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    2. Jules concern about the choice to use Twin is why I think it works best on cards that are conditionally good (e.g., land search, discard, flicker, artifact destruction). If you have no artifacts, I'll gladly discard my "Twin Shatter" to double up on "Twin Sorrows" and take out your last two cards in hand.

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    3. Twin will shine in a set with narrow cards that you'll sometimes want to discard. The twin cards themselves don't have to be narrow, but making them narrow certainly makes playing them together inherently smoother.

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    4. That's a good point. Some of the early discussion for Athambia Academy revolved around different schools of magic that relied on Enchantments, or Artifacts, or instants/sorceries, or the graveyard, etc. That's a setting that could benefit from a number of narrow answer cards, and the Twin mechanic would make sure that those narrow cards were never completely dead.

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    5. @Jay: Looking back at the paragraphs they certainly do look contradictory: that's because my mindset changed completely between them. Some players will get really turned-off by having to ditch cards, but the experienced players who aren't won't be presented with an interesting enough choice. I agree that they're rarely both concerns for the same player.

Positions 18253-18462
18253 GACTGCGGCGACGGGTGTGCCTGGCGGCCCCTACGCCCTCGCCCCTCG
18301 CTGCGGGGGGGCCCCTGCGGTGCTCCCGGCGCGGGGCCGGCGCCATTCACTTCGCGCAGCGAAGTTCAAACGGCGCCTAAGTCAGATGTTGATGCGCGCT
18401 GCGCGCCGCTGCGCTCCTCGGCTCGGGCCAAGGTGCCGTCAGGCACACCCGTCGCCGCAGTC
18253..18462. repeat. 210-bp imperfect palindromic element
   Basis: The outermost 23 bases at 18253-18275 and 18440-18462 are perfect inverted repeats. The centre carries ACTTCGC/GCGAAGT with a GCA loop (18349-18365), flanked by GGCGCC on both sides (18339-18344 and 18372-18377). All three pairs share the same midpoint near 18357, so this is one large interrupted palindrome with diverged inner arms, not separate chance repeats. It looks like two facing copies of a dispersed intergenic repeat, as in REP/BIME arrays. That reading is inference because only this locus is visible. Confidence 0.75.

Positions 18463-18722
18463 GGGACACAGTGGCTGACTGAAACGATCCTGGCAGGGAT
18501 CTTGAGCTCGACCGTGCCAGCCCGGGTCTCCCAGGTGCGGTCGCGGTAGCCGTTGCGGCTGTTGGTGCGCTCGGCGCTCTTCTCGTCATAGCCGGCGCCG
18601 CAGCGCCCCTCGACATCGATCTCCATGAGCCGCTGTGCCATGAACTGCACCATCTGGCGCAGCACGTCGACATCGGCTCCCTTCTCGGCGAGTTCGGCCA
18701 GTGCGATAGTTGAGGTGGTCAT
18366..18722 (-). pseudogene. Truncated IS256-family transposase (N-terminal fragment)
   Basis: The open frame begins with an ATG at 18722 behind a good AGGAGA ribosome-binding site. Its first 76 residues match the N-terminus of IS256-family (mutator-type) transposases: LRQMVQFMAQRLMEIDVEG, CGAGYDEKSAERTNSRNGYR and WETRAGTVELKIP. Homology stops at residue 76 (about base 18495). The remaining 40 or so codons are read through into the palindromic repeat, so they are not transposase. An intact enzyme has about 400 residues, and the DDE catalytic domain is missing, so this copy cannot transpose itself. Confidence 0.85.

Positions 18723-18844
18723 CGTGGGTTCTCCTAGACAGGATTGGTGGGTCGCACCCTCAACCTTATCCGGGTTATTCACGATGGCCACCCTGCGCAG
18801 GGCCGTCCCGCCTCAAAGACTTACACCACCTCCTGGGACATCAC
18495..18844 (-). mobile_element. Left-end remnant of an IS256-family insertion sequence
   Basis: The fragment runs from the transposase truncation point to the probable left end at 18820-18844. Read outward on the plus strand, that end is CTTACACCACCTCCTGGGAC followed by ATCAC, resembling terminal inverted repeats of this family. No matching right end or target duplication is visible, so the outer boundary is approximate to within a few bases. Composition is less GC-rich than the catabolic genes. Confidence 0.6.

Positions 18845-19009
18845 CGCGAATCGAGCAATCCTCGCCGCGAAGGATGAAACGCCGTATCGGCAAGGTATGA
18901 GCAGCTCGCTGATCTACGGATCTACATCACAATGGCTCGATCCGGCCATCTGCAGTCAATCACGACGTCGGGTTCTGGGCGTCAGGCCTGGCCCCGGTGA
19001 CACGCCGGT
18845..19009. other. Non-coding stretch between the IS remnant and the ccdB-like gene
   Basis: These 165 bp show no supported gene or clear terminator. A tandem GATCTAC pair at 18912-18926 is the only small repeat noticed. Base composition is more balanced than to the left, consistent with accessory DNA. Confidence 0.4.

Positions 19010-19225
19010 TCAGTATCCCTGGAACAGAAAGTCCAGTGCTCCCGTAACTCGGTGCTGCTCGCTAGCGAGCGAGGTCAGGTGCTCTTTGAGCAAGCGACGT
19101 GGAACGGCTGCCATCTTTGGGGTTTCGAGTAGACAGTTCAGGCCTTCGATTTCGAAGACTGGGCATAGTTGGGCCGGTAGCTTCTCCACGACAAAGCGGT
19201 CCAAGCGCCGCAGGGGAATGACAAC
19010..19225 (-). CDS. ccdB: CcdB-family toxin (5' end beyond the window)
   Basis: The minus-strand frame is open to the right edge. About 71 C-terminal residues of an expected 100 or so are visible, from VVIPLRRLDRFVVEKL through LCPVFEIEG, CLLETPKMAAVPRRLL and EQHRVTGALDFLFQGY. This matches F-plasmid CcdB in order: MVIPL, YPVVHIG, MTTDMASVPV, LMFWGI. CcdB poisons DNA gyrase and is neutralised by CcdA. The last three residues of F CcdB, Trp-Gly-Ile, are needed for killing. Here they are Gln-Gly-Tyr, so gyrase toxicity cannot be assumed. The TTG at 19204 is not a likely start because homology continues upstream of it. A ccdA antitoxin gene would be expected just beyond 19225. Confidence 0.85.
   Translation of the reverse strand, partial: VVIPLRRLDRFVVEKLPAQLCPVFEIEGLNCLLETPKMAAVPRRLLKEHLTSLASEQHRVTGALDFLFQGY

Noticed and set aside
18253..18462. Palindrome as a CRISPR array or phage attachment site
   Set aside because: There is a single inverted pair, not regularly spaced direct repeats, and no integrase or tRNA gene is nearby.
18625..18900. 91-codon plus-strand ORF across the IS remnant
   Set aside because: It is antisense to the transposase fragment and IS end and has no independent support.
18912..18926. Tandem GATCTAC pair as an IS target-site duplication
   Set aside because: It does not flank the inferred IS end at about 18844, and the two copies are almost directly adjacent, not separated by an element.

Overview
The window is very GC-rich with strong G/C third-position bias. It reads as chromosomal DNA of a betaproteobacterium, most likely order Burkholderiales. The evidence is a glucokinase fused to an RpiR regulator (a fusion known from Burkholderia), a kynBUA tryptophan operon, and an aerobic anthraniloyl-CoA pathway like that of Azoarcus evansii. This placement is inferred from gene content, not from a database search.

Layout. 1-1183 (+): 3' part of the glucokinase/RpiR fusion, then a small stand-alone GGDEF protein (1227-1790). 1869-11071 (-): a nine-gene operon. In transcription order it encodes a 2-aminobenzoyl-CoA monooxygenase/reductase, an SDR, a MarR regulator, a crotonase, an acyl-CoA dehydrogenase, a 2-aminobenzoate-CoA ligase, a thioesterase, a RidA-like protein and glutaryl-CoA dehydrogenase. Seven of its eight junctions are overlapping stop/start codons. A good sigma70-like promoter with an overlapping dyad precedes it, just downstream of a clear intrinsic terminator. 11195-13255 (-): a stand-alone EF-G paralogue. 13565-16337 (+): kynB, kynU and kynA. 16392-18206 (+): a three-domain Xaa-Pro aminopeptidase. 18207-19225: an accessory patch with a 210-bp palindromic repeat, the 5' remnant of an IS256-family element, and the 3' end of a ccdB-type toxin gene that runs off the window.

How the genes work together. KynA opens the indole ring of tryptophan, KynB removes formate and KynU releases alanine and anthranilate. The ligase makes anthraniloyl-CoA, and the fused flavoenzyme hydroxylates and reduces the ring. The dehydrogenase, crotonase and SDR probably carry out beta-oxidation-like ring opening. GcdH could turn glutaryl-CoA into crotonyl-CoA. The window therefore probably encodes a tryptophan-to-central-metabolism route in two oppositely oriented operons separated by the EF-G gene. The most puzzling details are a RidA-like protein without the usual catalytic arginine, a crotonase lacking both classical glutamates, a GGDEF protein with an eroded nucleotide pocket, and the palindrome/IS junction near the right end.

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    6. Is the choice to twin or not really any different than kicker (or any of its variants)? If you can't pay the cost for the kicked effect, you don't. If you can and it's great, you do. If you can and it's not worth it, you don't. Kicker, multikicker, entwine, fuse, buyback, etc. Right?

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  4. Twin might also be interesting on modal cards. It's not quite "entwine - discard a card" because it also allows you to pick the same mode twice if you so desire.

    Twin Tactics (common)
    1W
    Instant
    Twin
    Choose one - Target attacking creature deals no damage in combat this turn, or target blocking creature gets +7/+7 until end of turn.

    Twin Research (common)
    1U
    Instant
    Twin
    Choose one - draw a card, or scry 4.

    Twin Trap (common)
    1B
    Instant
    Twin
    Choose one - Target creature's power becomes 0 until end of turn; or target creature gains deathtouch until end of turn.

    Twin Initiative (common)
    1R
    Instant
    Twin
    Choose one - Target creature gets +2/+0 until end of turn; or target creature gets first strike until end of turn.